aol-time-warner

THE STORY of print magazines revolves around the rise of digital new media.

Michael Wolff explains the other side of the reality, beyond the inevitable, which is the people who helped orchestrate Time, Inc.’s demise.

Let it be recorded before the company enters oblivion: Time Inc launched the web as a publishing and advertising platform, wholly failing to appreciate what it had done, and what it should do next.

[...] Time Warner, with its powerful magazines, its dominance in the growing cable business, its acquisition of CNN and Turner in the mid-1990s, and its preeminence in Hollywood and the music industry, was as central to liberal-establishment America as News Corp and Fox came to be to conservative America. It was a hubris moment.

[...] At Time Inc, expansion included hundreds of new magazine titles, from Southern Living to Golf Magazine to many magazines the company still probably does not know it owns in the UK (where it acquired IPC), which seemed to create a publishing juggernaut, but which had the effect of turning the most prestigious magazine publisher into, largely, a schlock house.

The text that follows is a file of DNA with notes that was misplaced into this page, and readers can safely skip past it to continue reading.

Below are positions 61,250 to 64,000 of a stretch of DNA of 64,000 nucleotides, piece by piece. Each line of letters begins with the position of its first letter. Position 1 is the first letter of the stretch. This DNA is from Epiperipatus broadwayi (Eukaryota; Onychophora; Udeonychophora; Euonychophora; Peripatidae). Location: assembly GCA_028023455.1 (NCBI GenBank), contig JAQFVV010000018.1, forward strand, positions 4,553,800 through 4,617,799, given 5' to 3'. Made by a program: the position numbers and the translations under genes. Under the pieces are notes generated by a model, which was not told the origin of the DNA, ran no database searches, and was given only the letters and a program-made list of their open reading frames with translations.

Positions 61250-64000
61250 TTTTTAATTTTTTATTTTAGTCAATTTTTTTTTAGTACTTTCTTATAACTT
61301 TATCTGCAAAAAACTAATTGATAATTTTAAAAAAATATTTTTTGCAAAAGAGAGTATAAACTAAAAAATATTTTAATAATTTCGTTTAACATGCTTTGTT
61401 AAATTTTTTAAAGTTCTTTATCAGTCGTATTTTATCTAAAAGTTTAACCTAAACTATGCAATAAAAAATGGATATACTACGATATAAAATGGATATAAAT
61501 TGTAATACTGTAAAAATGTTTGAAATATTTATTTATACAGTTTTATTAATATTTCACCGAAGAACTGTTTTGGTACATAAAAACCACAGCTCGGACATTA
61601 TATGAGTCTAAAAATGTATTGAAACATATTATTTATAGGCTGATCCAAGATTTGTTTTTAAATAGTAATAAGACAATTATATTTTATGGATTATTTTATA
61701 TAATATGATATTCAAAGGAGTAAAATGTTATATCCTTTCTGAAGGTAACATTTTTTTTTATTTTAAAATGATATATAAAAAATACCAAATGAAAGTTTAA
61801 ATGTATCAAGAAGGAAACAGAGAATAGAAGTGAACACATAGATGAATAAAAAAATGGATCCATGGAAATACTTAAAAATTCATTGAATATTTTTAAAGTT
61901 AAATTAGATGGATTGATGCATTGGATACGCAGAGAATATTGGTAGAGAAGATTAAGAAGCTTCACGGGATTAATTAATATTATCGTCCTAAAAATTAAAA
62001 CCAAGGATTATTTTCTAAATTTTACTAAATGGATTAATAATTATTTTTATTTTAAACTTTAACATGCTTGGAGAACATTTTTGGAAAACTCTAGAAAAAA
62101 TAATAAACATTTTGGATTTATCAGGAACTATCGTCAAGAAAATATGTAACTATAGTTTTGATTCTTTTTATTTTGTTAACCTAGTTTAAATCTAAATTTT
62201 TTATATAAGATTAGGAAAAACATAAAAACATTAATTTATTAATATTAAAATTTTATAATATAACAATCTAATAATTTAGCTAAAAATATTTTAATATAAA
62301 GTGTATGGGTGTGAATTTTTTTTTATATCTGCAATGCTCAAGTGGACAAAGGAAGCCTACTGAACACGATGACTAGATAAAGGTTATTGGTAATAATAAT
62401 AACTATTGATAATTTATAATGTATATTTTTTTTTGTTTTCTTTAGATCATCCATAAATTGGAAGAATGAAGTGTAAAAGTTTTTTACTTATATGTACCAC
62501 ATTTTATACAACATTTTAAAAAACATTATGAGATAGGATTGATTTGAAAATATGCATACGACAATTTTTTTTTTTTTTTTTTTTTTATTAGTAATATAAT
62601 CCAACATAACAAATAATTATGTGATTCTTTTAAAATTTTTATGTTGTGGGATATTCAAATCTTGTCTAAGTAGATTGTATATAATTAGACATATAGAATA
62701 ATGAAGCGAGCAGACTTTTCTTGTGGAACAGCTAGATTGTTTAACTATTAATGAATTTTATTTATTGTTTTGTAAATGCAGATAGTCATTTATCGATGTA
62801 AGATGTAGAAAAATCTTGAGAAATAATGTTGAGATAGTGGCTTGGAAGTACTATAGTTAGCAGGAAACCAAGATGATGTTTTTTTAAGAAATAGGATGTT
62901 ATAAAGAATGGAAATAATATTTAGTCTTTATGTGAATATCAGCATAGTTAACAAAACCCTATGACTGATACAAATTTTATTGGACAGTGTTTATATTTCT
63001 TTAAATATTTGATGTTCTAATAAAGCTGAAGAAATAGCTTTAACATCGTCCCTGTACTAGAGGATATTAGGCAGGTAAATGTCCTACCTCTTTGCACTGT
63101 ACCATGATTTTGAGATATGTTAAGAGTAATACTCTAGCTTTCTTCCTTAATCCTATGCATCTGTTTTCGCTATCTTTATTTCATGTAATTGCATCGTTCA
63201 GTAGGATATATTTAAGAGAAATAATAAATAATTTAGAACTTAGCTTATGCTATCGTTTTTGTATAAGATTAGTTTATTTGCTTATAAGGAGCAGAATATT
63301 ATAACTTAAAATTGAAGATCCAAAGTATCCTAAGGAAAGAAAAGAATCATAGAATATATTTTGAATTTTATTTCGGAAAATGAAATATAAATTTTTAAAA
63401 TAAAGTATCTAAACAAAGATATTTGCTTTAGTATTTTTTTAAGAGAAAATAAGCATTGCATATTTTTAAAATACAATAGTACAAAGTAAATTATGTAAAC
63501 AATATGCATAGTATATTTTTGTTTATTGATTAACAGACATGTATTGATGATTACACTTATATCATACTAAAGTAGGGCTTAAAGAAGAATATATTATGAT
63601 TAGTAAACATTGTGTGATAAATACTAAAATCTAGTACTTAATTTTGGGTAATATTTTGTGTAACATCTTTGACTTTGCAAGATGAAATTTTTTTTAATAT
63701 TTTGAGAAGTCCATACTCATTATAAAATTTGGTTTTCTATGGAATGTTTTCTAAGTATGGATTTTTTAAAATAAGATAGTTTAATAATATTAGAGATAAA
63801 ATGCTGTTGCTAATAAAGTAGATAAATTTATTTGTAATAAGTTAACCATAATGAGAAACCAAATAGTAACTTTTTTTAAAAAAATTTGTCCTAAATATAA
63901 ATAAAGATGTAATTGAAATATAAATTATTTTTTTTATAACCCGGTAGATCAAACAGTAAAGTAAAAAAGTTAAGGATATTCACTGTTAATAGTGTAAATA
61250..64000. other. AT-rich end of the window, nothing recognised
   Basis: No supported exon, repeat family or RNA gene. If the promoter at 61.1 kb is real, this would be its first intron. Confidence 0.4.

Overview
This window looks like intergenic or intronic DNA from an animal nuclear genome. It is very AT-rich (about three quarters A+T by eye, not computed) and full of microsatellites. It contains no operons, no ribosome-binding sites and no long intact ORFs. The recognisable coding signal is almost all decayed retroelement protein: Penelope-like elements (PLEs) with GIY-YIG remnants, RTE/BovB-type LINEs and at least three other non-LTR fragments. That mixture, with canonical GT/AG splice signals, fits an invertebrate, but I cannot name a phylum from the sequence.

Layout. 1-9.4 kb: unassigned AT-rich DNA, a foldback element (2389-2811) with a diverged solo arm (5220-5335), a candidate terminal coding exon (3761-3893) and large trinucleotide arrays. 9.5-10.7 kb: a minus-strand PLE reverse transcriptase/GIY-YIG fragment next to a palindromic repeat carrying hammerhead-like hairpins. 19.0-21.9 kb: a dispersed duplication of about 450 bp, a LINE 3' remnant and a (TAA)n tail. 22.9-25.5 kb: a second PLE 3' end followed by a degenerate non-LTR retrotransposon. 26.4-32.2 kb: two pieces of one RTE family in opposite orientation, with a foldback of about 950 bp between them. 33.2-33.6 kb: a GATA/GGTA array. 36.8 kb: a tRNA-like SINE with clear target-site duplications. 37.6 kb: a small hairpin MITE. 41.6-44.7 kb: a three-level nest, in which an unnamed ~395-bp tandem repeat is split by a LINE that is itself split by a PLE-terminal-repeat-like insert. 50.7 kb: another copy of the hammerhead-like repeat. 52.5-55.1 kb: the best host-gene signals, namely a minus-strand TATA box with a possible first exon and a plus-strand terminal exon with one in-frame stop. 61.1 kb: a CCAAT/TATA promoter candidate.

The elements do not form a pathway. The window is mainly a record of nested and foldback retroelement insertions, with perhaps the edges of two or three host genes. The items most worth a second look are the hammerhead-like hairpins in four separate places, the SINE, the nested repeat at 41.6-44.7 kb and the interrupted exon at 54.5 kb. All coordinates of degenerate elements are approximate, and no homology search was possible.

Then, in 2000, Levin engineered a deal, possibly the most infamous ever engineered in corporate America, in which AOL bought Time Warner, destroying billions of dollars in value, breaking the spirits of tens of thousands of employees, and ending the growth as well as the dominance of the company.

Time Warner (briefly AOL Time Warner) froze. Its vast public humiliation, the exhaustion of the internecine wars that followed the combination … ..meant that for half a decade, as the media business transformed, it did essentially nothing, except, arguably, produce the Sopranos.